John Crever, Chris Anne Powers
IT: An Ear-First Approach to Teaching Ensemble Harmony and Improvisation
John Feierabend’s 2018 reissued book Conversational Solfege Level 3 (a.k.a. “Upper Levels” or just “CSUL”), is the same Ear-First Approach to thinking musical thoughts that sets Conversational Solfege apart, and it’s geared towards MS/HS performing ensembles. CSUL picks up the sequence where Level 2 left off, guiding students to think, read and write in most keys, meters, and regions of the staff. CSUL also offers a curriculum to teach musicians a Conversational knowledge of major and minor diatonic harmony, and its application to teaching improvisation and composition with performing ensemble classroom. Building on the conversational skill of “discovering the baseline” to create a harmony, introduced in Level 2, this curriculum leads students to use a bass line to inform tonal analysis to reveal the corresponding diatonic chord tones, and the many melodic conterpuntal possibilities that weave harmony together. Come prepared to sing.
Rebecca Knox, Tristi Wren
IT: How Vowels Can Help You Find Your Voice (Literally)
In this session, I will provide teachers who are instrumentalists with practical tips and techniques for using vowels to enhance their singing abilities. As a professional musician and vocalist, I will demonstrate how proper vowel shapes can affect tone quality, especially when using solfege, and how vowel modifications can improve pitch, resonance, and overall vocal performance to produce a beautiful singing model for children. As Kodály says, “Only the best is good enough for a child.” Through a series of interactive exercises and demonstrations, attendees will learn how to effectively use vowel modification in their singing using folk songs, as well as how to incorporate these techniques with their students.
Mark A Williams: Teacher, Father, Friend and Founding Member of IKS and OAKE
In this session, Cathy Dietsch will discuss her father’s legacy from a personal viewpoint. She will share about his works, including his much-loved Bicinia Americana, his children’s operas, and his beautiful choral arrangements, including, but not limited to, “The Seasons of Rossetti,” “The Road Not Taken,” and “Consider the Lilies,” which was written for Cathy’s daughter, Lili. Cathy will give a premier demonstration of a song that she and her father were working on before he passed away. In this session, she will also share short stories from some of his closest Kodaly friends and colleagues, including a mini-class with his very own grandchildren, and, possibly, great-grandchildren, taught in the way that Cathy recalls him teaching his own students when she was studying with him in LA and Hong Kong!
Mary A Epstein, Judith Kramer Koret, Virginia Pohlmeier, Jill Trinka
The New Haven Kodály Group, 1968-2024: Past, Present, and Future
These back-to-back sessions feature Roundtable discussions by five members of The New Haven Kodály Group, established by Dr. Alexander Ringer and Isaac Stern – based on their collaborations in the mid-1960s with Zoltán Kodály – and begun five years before the founding of OAKE.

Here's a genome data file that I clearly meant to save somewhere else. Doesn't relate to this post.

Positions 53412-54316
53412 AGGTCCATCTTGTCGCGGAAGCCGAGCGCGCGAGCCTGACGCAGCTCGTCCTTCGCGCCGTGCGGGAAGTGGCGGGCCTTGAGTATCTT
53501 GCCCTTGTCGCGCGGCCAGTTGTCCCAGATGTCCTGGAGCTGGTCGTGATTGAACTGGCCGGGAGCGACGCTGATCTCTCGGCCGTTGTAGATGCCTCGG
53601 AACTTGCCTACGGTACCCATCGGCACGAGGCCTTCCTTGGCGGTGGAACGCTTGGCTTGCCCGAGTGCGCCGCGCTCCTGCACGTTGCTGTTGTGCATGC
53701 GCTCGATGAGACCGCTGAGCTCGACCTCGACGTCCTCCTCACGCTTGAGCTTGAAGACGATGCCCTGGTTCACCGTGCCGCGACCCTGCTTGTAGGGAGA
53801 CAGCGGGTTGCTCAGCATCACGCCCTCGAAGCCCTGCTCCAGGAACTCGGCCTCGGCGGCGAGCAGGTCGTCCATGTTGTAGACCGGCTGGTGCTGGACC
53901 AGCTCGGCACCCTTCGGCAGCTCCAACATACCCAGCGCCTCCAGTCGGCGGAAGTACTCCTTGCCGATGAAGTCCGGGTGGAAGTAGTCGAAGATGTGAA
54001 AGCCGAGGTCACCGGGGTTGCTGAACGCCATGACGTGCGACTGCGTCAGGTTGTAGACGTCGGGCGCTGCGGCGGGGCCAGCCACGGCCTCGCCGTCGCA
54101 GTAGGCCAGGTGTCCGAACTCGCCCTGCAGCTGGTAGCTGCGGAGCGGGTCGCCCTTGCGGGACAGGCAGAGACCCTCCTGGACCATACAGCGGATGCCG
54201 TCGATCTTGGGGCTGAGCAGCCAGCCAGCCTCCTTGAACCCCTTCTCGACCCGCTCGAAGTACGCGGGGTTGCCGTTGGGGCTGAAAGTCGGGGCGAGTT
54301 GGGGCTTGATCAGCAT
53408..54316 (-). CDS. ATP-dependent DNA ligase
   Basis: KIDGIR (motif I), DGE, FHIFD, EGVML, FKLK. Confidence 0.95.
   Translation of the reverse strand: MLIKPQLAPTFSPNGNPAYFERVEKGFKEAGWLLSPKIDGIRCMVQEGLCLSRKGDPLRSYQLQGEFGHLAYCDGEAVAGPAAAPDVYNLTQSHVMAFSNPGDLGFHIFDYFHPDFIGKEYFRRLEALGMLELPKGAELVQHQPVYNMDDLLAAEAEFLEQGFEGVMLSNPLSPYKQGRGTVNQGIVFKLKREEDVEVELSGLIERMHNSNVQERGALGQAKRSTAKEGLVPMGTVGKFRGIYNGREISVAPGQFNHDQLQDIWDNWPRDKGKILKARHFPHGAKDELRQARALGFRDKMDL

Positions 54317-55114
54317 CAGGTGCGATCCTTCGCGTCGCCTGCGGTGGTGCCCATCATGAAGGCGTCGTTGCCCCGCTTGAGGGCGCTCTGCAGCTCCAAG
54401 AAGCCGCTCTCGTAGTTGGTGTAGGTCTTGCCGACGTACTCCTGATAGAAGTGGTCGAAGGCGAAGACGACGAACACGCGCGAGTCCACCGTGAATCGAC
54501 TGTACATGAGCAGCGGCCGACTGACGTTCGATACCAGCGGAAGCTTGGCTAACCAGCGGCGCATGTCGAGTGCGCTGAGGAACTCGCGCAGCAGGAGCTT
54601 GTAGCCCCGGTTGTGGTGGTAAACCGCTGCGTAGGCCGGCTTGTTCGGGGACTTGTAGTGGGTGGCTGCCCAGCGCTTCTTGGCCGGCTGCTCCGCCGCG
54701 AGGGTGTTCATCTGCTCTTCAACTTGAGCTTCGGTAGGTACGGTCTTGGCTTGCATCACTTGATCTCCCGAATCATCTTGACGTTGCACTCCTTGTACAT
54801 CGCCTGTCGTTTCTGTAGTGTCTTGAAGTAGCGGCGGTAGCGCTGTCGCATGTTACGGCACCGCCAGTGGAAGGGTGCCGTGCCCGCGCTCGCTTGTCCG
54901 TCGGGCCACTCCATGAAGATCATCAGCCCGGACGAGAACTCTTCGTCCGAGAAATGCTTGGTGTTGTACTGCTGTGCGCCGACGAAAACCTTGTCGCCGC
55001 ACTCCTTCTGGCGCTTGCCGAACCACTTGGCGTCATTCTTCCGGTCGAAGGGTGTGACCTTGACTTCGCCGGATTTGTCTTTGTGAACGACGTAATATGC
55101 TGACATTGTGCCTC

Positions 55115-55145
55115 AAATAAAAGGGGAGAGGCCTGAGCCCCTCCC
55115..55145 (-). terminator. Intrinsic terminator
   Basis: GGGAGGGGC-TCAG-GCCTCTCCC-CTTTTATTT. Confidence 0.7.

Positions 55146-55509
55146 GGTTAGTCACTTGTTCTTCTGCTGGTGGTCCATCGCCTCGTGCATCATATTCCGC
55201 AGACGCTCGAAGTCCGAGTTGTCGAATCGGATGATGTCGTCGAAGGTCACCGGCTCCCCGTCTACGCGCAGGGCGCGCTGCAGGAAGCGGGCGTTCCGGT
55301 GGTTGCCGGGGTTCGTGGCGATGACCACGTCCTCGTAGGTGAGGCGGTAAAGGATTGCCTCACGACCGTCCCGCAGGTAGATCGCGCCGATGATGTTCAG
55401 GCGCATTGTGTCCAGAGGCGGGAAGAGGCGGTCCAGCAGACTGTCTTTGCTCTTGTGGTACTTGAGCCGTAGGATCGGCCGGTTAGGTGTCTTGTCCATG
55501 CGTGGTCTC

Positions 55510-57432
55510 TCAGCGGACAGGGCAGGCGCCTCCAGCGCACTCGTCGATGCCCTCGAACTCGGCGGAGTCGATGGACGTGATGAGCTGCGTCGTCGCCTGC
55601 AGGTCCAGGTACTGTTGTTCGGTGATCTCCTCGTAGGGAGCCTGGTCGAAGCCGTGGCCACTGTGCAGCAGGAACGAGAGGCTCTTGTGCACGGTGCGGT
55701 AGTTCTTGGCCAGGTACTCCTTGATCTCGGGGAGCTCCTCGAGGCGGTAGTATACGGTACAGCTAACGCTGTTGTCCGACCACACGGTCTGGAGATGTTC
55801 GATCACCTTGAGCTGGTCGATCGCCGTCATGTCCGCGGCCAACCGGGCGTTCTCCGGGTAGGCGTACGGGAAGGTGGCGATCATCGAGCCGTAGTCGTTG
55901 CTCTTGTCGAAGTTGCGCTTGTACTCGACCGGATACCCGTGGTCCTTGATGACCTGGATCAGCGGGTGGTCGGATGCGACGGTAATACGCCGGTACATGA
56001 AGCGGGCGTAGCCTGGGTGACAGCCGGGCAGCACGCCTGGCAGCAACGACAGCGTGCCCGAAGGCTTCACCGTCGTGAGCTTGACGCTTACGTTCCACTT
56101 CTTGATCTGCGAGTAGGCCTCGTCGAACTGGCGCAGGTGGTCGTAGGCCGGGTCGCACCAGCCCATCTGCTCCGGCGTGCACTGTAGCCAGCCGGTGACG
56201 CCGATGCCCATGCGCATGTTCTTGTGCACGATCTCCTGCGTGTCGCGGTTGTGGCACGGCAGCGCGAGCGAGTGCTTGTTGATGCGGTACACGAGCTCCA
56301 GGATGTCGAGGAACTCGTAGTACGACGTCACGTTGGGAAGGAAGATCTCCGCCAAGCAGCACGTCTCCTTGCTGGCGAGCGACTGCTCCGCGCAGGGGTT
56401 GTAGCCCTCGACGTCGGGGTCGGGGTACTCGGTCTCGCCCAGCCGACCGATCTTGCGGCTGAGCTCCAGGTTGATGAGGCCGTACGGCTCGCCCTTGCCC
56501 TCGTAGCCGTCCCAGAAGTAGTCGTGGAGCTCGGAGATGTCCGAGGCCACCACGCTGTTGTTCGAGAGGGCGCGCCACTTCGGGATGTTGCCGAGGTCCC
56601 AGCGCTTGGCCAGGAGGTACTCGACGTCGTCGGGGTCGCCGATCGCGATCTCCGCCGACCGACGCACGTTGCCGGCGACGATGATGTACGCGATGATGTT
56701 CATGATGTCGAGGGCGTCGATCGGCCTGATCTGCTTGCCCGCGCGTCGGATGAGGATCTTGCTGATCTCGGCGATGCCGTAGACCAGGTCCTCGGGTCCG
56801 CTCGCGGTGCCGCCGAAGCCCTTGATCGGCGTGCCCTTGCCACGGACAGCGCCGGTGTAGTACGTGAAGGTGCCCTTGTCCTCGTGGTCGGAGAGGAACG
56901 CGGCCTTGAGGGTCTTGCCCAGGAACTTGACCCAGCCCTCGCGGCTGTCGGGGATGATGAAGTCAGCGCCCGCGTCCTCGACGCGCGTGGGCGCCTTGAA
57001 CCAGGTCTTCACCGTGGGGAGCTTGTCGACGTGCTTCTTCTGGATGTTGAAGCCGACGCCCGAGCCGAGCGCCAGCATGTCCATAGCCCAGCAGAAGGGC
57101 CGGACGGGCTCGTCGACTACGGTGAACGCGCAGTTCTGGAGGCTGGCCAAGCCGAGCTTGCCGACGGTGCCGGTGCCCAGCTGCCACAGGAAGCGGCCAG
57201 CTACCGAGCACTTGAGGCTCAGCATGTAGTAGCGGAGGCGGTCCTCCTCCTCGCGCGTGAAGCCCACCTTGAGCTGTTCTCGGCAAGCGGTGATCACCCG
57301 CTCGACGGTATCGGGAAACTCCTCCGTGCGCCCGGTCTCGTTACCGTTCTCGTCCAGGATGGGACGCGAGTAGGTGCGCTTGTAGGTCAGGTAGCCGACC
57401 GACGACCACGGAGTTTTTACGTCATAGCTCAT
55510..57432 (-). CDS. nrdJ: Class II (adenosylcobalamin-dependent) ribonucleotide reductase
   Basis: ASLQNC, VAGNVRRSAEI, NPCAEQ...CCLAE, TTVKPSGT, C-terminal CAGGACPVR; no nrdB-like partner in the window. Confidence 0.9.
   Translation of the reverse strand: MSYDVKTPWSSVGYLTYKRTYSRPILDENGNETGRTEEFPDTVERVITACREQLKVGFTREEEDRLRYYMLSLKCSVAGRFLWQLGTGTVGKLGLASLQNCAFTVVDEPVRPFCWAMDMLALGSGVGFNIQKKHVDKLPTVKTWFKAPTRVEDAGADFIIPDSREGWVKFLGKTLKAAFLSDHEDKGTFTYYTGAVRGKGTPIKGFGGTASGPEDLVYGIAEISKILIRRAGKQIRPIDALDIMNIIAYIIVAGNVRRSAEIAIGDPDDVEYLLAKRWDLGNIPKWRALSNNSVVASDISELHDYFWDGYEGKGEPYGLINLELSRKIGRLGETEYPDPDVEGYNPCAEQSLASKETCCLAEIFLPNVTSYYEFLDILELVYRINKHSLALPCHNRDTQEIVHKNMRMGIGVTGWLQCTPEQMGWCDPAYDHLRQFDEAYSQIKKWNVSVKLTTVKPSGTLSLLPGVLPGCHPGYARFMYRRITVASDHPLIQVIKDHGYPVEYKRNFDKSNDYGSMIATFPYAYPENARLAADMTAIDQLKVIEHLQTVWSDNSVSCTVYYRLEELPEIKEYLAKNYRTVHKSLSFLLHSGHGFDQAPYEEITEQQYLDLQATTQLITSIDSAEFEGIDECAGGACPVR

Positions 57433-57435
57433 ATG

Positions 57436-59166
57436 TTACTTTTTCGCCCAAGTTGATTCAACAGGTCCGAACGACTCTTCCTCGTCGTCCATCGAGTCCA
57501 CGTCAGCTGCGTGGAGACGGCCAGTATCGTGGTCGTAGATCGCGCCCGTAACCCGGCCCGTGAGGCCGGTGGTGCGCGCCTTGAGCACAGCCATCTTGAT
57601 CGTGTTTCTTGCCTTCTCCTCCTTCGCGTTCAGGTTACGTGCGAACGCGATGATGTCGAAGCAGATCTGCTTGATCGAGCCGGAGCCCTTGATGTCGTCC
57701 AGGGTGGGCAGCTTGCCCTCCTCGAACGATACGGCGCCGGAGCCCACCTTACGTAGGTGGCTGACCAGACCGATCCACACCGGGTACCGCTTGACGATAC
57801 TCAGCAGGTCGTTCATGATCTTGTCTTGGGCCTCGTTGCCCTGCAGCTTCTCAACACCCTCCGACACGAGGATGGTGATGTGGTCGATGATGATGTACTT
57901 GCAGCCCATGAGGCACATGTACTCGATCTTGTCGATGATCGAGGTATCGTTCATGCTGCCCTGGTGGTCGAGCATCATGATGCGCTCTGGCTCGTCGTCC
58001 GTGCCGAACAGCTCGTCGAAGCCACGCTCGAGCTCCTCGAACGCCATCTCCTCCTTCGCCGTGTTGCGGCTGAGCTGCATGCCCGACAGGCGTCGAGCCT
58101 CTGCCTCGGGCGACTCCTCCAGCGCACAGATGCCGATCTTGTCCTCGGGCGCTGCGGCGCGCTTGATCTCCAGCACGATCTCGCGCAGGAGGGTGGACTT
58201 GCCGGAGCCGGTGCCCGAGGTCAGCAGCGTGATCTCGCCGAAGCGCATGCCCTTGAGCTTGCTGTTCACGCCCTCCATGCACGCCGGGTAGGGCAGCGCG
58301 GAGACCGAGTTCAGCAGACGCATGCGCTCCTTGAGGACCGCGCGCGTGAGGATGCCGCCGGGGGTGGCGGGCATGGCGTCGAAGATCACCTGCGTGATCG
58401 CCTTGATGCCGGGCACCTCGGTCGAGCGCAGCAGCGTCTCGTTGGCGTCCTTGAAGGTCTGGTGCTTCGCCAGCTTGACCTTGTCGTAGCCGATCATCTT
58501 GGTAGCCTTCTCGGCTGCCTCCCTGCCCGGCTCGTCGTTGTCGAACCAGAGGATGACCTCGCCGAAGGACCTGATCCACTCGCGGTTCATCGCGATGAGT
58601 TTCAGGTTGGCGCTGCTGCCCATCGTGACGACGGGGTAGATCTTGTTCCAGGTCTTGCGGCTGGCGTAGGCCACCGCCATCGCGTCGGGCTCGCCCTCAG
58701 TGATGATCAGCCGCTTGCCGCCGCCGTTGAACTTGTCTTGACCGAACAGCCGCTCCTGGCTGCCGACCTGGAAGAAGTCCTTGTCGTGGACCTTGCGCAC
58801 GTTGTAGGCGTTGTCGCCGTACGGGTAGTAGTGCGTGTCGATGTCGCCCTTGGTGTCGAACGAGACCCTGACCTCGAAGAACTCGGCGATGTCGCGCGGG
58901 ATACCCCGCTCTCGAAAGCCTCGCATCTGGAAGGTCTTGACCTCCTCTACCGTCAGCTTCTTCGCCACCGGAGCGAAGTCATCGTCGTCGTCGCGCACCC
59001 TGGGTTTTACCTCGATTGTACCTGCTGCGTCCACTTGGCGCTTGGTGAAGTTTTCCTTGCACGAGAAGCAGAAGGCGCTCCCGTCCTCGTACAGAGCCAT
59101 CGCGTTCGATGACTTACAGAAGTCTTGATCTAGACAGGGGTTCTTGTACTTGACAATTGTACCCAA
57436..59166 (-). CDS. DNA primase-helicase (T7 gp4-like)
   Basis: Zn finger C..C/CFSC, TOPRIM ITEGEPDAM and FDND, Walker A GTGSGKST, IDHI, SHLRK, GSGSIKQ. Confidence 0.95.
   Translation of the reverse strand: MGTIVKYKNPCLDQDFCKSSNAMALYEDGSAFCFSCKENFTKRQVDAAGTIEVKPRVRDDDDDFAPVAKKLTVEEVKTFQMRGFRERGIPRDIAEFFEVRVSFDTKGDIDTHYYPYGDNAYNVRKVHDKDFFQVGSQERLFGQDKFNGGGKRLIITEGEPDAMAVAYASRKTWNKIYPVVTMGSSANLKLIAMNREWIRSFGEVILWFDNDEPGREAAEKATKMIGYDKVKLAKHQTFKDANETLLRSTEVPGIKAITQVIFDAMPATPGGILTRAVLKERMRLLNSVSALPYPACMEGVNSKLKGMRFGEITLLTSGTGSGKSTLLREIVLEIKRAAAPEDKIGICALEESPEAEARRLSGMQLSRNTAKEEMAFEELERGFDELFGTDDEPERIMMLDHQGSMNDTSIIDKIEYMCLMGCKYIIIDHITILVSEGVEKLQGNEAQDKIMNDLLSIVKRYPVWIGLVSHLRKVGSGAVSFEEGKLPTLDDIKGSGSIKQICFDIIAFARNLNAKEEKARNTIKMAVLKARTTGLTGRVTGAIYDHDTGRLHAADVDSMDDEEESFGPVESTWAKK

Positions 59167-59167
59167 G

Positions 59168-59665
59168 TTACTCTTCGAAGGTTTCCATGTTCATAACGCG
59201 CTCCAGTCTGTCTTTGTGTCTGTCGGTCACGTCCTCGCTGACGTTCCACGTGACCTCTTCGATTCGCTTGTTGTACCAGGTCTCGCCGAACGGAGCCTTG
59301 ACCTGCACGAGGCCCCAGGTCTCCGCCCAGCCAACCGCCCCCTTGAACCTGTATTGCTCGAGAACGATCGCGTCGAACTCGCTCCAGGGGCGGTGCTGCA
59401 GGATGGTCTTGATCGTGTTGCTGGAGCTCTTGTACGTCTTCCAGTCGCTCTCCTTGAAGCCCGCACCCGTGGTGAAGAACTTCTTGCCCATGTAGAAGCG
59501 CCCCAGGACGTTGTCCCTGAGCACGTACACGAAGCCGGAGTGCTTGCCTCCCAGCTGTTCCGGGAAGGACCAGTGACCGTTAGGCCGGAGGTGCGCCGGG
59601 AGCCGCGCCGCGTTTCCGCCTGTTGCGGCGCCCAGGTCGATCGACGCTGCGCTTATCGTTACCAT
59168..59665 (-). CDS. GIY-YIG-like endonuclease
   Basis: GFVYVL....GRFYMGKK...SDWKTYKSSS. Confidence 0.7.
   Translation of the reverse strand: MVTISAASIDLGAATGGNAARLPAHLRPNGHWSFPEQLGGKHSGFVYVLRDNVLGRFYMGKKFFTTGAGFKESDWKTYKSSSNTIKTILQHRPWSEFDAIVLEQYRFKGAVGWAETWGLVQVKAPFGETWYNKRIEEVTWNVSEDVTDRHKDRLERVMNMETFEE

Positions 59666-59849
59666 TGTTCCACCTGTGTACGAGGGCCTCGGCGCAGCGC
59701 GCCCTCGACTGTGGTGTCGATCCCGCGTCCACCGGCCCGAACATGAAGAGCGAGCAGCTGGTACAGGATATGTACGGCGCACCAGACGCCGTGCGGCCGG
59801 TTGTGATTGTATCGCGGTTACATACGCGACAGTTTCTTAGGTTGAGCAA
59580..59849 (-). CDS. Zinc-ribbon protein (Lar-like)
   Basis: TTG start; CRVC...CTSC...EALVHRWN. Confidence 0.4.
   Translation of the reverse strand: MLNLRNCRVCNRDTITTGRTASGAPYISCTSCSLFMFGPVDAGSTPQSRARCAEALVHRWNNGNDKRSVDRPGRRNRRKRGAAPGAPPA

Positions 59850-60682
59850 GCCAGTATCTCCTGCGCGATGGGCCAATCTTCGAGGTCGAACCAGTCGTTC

First Session: The first session will illuminate the fascinating history of what is now known as the Ringer Fellowship Program, with attention to its Israeli counterpart, as we seek to add historical perspective and understanding to the beginnings of the Kodály Movement in urban New Haven, CT.
Second Session: The focus of the second session is directed toward the philosophy, principles, methodology, systematization, and classifications that the New Haven Group collaboratively utilized in their collective creation of The New Haven Song Collection (1,217 Items), Musical and Extra-Musical Indices, and Daily Music Curriculum. Of interest will be an exploration of repertoire relative to the concept of the “musical mother tongue” – then and now – in terms of content, context, and culture.
The Golden Jubilee: Celebrating 50 Years of OAKE
In this session, members of the 50th Anniversary committee will share memories, timelines, biographies, and other information to help participants learn more about the development of the Organization of American Kodály Educators. Details of the early years of the organization will be shared, as well as important milestones throughout OAKE’s 50 years. Special guests may present their own memories about OAKE, and projects from the 50th Anniversary committee will be unveiled.
The Original Music Lessons of Jenő Ádám and Zoltán Kodály: Grades 3-5
The Kodály Approach, the original elementary music education curriculum was inspired by Zoltán Kodály and developed in detail by Kodály’s student and colleague, Jenő Ádám in the 1930-50’s. The sequential lessons are developed in the Szó-Mi books (1943-46), and in the beautifully illustrated Énekeskönyv I-VIIIl (Songbook, Grades 1-8; 1948-58, destroyed in the early 1950’s by the Rákosi Communist regime). The definitive teacher’s guide Módszeres énektanitás a relativ szólmizáció alapján [Methodical Music Teaching based on Relative Solmization] was written in 1944 to accompany both textbooks, and was translated to English in 1971, entitled Growing in Music with Movable Do. Énekeskönyv I and II, First and Second grades, were presented at the Jacksonville OAKE 2022 to the great delight of participants. Experience the original lessons for Third, Fourth and Fifth grades by Kodály and Ádám and explore the adaptations in America in the 21st century. Session will include historical perspective, interactive musicmaking and pedagogical issues in adapting the original Hungarian model to America and current times.